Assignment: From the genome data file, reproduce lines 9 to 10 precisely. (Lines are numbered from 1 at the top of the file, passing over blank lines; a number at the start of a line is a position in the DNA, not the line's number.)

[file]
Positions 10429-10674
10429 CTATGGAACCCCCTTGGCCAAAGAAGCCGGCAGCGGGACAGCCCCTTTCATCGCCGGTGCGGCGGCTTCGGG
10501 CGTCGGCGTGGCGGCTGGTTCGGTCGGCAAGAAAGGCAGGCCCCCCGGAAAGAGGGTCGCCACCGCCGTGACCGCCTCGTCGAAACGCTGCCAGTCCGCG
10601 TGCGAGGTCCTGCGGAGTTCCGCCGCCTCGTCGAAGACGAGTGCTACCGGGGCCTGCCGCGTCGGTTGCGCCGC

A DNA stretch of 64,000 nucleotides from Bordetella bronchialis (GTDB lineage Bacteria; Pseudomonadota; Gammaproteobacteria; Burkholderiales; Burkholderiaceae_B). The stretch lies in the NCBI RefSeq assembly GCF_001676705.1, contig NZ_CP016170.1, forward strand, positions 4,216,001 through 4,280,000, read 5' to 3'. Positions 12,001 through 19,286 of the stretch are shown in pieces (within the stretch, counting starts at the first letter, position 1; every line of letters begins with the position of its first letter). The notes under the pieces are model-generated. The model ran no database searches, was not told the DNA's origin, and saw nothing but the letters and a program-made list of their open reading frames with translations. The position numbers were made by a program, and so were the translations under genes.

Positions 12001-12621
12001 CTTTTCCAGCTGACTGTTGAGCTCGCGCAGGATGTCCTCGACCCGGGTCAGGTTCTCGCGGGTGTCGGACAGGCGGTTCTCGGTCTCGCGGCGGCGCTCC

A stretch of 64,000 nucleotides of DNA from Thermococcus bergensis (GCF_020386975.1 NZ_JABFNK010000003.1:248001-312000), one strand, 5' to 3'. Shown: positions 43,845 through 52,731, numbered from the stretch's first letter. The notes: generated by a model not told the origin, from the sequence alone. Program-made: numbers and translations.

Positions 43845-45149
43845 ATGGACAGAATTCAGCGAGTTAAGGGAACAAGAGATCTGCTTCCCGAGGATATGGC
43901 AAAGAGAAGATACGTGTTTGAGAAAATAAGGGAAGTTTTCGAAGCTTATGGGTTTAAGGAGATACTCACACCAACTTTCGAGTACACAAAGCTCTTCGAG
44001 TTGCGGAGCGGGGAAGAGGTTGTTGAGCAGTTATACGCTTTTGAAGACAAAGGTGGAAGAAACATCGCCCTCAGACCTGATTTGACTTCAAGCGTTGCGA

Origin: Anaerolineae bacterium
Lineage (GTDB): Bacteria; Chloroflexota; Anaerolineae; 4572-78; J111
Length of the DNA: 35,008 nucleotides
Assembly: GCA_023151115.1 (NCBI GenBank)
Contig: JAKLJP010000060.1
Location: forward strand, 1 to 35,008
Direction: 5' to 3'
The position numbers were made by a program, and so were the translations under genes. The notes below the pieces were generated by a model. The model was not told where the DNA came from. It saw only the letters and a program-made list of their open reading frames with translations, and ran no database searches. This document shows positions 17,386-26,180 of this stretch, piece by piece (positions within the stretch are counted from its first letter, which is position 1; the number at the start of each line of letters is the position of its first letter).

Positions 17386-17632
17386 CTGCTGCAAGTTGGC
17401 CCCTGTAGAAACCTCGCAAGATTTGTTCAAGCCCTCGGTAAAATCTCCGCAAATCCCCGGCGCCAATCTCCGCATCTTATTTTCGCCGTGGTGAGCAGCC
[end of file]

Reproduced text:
Positions 43845-45149
43845 ATGGACAGAATTCAGCGAGTTAAGGGAACAAGAGATCTGCTTCCCGAGGATATGGC